Whatever she lacked in talent, she more than made up for with her spectacular looks and playful flamboyancy. With her hourglass figure, flirty personality, and love of show business, Anna Held completely captivated America’s collective imagination as one of the turn-of-the-century’s most glamorous stars. The original leading lady of the Ziegfeld Follies and the first wife of Flo Ziegfeld, Anna personified the allure of Broadway and the naughtiness of Paris.
Florenz Ziegfeld constantly kept her in the spotlight by feeding the media stories of her unusual habits such as bathing in milk and in champagne. To make sure her milky white skin was constantly talked about, he started a rumor that the milkman was suing him for unpaid bills. It was later revealed that the milkman was paid to file a suit for non-payment and that he didn’t even know about Anna Held and her marble complexion.
Though the whole world (with the possible exception of the milkman) seemed to know that Anna Held bathed in milk, nobody knew the year she was born. The dates range from 1865 to 1878—a thirteen-year span! Another unclear fact about her life is her birthplace, which was either Warsaw or Paris. Whether both of her parents were Jewish or just her father is another unknown. She started her acting career in Yiddish Theater but soon moved on to performing on various European stages. Her exquisite looks and tiny waist made her into a star and attracted powerful men. After a short marriage to Maximo Carrera, a 50-year-old South American playboy, she caught the eye of 25-year-old Florenz Ziegfeld, who would change the course of her life forever.
The union of Ziegfeld and Anna Held was both a common-law marriage and a show business collaboration. She became a star of the Ziegfeld Follies and a darling of showbiz. In fact it was Anna who suggested to Ziegfeld to produce the Ziegfeld Follies—an American version of the Parisian Folies Bergère. Ziegfeld made sure she was talked about by constantly creating publicity stunts and scandals. Anna Held quickly rose to national fame and became an early version of an influencer: there were Anna Held corsets, face powder, pomade, and cigars.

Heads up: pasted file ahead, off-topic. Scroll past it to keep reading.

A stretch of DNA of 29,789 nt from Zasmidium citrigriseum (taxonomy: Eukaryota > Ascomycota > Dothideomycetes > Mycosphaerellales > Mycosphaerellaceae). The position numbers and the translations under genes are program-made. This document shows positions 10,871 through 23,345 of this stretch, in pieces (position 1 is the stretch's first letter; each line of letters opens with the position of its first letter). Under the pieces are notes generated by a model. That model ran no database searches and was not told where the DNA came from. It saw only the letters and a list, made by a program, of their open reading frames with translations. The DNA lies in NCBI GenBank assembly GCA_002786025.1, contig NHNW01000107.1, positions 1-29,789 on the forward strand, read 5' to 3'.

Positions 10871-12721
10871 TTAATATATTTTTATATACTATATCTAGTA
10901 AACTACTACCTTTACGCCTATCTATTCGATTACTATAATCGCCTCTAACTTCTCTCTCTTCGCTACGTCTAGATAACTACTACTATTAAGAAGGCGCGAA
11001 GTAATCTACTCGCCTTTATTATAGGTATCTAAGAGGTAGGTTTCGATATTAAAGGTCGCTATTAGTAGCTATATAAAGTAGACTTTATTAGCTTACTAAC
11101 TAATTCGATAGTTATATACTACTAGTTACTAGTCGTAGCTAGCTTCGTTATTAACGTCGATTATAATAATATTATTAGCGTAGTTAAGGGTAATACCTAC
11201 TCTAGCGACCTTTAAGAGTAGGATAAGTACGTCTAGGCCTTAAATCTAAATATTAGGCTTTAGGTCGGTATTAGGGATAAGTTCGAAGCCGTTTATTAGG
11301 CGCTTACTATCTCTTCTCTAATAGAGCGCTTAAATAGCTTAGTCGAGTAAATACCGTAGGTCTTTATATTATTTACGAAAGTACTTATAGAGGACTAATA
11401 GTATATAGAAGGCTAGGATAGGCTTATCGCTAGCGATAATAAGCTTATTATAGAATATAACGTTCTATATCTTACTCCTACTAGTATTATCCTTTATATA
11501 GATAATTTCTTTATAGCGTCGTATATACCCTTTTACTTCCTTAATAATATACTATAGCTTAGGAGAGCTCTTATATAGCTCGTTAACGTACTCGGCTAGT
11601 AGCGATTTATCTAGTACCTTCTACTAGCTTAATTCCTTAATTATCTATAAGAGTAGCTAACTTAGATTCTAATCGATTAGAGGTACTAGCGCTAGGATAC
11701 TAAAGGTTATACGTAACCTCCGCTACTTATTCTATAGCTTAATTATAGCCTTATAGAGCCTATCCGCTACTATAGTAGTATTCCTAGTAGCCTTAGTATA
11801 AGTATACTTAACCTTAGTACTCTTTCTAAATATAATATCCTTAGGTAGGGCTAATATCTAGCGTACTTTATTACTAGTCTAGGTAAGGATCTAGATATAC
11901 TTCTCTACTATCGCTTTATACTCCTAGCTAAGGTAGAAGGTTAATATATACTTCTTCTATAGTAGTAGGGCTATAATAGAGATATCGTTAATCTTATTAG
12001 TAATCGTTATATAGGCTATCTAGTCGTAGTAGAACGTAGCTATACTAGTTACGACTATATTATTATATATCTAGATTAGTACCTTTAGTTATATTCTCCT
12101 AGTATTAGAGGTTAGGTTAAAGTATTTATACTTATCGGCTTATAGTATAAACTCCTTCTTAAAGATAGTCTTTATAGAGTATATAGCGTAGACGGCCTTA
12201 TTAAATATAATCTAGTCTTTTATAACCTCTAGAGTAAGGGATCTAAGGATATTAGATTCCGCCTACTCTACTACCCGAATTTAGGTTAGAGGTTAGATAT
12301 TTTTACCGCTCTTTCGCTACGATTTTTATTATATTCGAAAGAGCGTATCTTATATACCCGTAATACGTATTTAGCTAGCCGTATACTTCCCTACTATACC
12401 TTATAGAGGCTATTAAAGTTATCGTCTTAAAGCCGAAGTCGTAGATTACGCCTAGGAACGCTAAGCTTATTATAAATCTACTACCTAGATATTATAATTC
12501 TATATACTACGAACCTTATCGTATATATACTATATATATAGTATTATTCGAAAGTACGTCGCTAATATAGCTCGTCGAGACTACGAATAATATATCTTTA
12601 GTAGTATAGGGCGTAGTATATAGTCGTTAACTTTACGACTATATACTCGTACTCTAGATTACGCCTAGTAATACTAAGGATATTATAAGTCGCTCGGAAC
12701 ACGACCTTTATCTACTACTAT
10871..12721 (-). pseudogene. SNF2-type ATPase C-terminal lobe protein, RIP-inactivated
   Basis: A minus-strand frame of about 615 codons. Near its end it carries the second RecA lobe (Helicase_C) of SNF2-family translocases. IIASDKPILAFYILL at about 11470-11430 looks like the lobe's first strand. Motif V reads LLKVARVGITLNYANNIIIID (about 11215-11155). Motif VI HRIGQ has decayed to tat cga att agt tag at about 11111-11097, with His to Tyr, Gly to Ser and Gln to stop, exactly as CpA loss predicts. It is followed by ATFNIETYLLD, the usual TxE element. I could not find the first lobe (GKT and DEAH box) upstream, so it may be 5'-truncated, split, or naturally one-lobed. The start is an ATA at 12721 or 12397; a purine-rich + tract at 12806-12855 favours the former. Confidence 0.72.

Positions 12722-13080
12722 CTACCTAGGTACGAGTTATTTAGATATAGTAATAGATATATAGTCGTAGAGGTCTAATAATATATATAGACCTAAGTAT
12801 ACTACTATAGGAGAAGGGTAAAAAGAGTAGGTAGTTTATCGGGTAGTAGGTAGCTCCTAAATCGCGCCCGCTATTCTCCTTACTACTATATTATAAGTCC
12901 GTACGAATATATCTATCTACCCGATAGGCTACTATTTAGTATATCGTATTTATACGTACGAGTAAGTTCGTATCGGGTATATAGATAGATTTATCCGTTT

In New York Florenz Ziegfeld and Anna Held lived in a 13-room suite in the Ansonia Building. Their ninth-floor apartment was decorated with a practically life-size, solid gold statue of Ms. Held. On the 10th floor of the same building resided another Folly’s star and mistress of Ziegfeld, Lilian Lorain. Hoping to save the marriage, Anna Held chose to ignore his indiscretions, but alas, it didn’t work. Ziegfeld left Anna and married yet another star of his Follies, actress Billie Burke.
Anna Held, the original star of the Follies, died in 1918. Her age—like her birthday—remains unclear, as well as the cause of her death. While creating a fuss around her during the time they were married, Ziegfeld had promoted a story that her famous 18-inch waist was achieved by the removal of a rib. This fact was cited as a possible cause of death, although it was possibly just another tale contributing to her legend.
The only thing we know for certain about Anna Held is that she possessed breathtaking looks—her eyes were beautiful, her waist was tiny, and her skin was as white as marble. She probably did indeed bathe in milk.